Luke 5:1-16

1One day as Jesus was standing by the Lake of Gennesaret, with the people crowding around him and listening to the word of God, 2he saw at the water's edge two boats, left there by the fishermen, who were washing their nets. 3He got into one of the boats, the one belonging to Simon, and asked him to put out a little from shore. Then he sat down and taught the people from the boat.

4When he had finished speaking, he said to Simon, "Put out into deep water, and let down the nets for a catch."

5Simon answered, "Master, we've worked hard all night and haven't caught anything. But because you say so, I will let down the nets."

6When they had done so, they caught such a large number of fish that their nets began to break. 7So they signaled their partners in the other boat to come and help them, and they came and filled both boats so full that they began to sink.

8When Simon Peter saw this, he fell at Jesus' knees and said, "Go away from me, Lord; I am a sinful man!" 9For he and all his companions were astonished at the catch of fish they had taken, 10and so were James and John, the sons of Zebedee, Simon's partners.

Then Jesus said to Simon, "Don't be afraid; from now on you will catch men." 11So they pulled their boats up on shore, left everything and followed him.

12While Jesus was in one of the towns, a man came along who was covered with leprosy. When he saw Jesus, he fell with his face to the ground and begged him, "Lord, if you are willing, you can make me clean."

13Jesus reached out his hand and touched the man. "I am willing," he said. "Be clean!" And immediately the leprosy left him.

14Then Jesus ordered him, "Don't tell anyone, but go, show yourself to the priest and offer the sacrifices that Moses commanded for your cleansing, as a testimony to them."

15Yet the news about him spread all the more, so that crowds of people came to hear him and to be healed of their sicknesses. 16But Jesus often withdrew to lonely places and prayed.

Things to Note

1. Jesus honours the kind of faith that trusts and obeys Him even when it goes against "the normal way of doing things" (vv. 4-7).

- "Normally, the fish that were netted in shallow water at night would migrate during the daylight hours to waters too deep to reach easily with nets, which is why Peter fished at night" (MacArthur Study Bible, 1997, p. 1521).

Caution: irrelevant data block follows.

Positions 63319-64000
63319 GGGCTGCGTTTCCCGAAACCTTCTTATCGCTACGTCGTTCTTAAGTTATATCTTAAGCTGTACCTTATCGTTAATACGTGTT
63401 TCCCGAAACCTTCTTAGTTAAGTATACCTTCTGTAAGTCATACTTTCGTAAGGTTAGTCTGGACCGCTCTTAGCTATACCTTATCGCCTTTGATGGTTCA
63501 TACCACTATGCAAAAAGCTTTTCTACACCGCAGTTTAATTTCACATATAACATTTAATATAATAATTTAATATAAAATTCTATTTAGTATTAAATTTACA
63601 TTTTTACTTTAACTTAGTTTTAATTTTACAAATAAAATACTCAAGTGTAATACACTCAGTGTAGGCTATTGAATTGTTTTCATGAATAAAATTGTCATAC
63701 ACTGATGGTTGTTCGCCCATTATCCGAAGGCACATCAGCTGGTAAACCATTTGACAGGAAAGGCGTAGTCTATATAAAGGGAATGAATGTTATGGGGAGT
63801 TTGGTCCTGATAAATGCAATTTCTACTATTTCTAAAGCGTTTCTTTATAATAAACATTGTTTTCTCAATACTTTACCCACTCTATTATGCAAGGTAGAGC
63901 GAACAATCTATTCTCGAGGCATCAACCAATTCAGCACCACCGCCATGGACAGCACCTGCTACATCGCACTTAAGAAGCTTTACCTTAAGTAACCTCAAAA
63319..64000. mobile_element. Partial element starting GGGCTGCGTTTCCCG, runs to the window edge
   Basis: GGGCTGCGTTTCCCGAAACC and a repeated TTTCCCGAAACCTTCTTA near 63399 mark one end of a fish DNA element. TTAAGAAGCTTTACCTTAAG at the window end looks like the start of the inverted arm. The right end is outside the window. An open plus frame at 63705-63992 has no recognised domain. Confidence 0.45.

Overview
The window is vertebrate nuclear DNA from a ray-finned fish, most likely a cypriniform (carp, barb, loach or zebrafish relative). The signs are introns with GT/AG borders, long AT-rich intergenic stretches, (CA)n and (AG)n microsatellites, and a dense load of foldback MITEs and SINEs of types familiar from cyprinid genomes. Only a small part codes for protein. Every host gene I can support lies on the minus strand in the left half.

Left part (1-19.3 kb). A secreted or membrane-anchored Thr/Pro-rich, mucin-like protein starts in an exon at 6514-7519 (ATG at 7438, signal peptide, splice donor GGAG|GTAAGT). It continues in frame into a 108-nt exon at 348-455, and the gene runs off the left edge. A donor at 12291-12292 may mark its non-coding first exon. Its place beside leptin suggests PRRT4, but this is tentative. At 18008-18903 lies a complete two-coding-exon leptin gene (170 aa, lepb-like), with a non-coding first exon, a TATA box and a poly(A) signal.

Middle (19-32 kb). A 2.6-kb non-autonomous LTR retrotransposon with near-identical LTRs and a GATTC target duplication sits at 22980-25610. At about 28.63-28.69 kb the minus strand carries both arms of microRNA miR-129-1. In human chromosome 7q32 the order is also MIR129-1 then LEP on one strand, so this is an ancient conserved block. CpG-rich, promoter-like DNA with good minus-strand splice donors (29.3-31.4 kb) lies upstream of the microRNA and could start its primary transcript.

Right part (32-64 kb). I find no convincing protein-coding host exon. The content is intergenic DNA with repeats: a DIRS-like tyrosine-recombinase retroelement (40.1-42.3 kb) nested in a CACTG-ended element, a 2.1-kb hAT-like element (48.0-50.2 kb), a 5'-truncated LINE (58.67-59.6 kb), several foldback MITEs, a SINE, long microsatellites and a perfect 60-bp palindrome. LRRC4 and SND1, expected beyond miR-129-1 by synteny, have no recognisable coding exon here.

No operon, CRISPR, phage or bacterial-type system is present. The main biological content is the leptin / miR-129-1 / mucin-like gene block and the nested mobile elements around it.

- Therefore, Peter likely thought that Jesus' command made no sense, but He did what the Lord instructed Him anyway - and the result was fish aplenty!

- In a similar way, Abraham believed in God's promise that He would be "a father of many nations" through the birth of his and Sarah's son, even though "the fact that his body was as good as dead" and that "Sarah's womb was also dead" meant that he was hoping seemingly "against all hope" (Rom 4:18-21).

Question for reflection: In what situations of life does our life of faith "go against the grain" of the kind of attitudes, actions, etc. that our culture expects us to have or do? In these situations, are we "fully persuaded", as Abraham and Peter were, of the power of God?

2. Witnessing the miraculous should drive people to acknowledge the presence of God with all humility (vv. 8-9).

- Peter came to see, because of this highly unusual provision of fish, that he was in the presence of God. He knew that God's "eyes are too pure to look on evil". Like Isaiah the prophet of the Old Testament, his eyes had "seen the King, the LORD Almighty", and so he could say along with the prophet, "Woe to me...I am ruined!" (Isa 6:1-5).

- Contrast this with the irreverent and casual manner with which the miracles of God are often received by many professing Christians today - they glory in the miracles themselves, and make God out to be a "wonder worker" without realizing who He really is.

3. Jesus not only saves sinners who acknowledge His lordship, but calls and empowers them to live new lives (vv. 10-11).

- Notice how, in response to Peter's confession of his own sin, Jesus doesn't immediately tell Peter He will save him from his sin, but rather says to him that he will have a new calling and purpose - in essence, he tells him he will be an evangelist (what is meant by the expression "catching men") but more importantly, He tells him that he is now called into the service of a new Master: "From now on..."

- Those who trust in Christ are called of God to be new people: "God... has saved us and called us to a holy life - not because of anything we have done but because of His own purpose and grace" (2 Tim 1:8-9; see also 2 Co 5:17)

- Jesus' statement to Peter also indicates a certainty which suggests that God will enable His people to carry out His will (Phil 1:6; Heb 13:20-21)

4. The Lord will fulfill every prayer request that is in accord with His will (vv. 12-13).

- The leper was humble enough to see that he had no claims on Jesus: "if you are willing..."

- "This is the confidence we have in approaching God: that if we ask anything according to his will, he hears us. And if we know that he hears us-whatever we ask-we know that we have what we asked of him." (1 Jn 5:14-15)

- Contrast this with the presumption and demandingness that characterize groups like the Word of Faith movement, and the health and wealth gospel ("Name it and claim it").

5. Jesus showed that communion with God is often best achieved through solitude (vv. 15-16).

- although God decreed that "it is not good for man to be alone" (Gen 2:18), there are times when it is necessary to pull away from others so that the LORD may speak to us in our solitude, as He enables us to pray and meditate on His word. If Jesus needed solitude, how much more must we!

- Solitude also reveals the genuineness of one's devotion to God (Mt 6:5-8)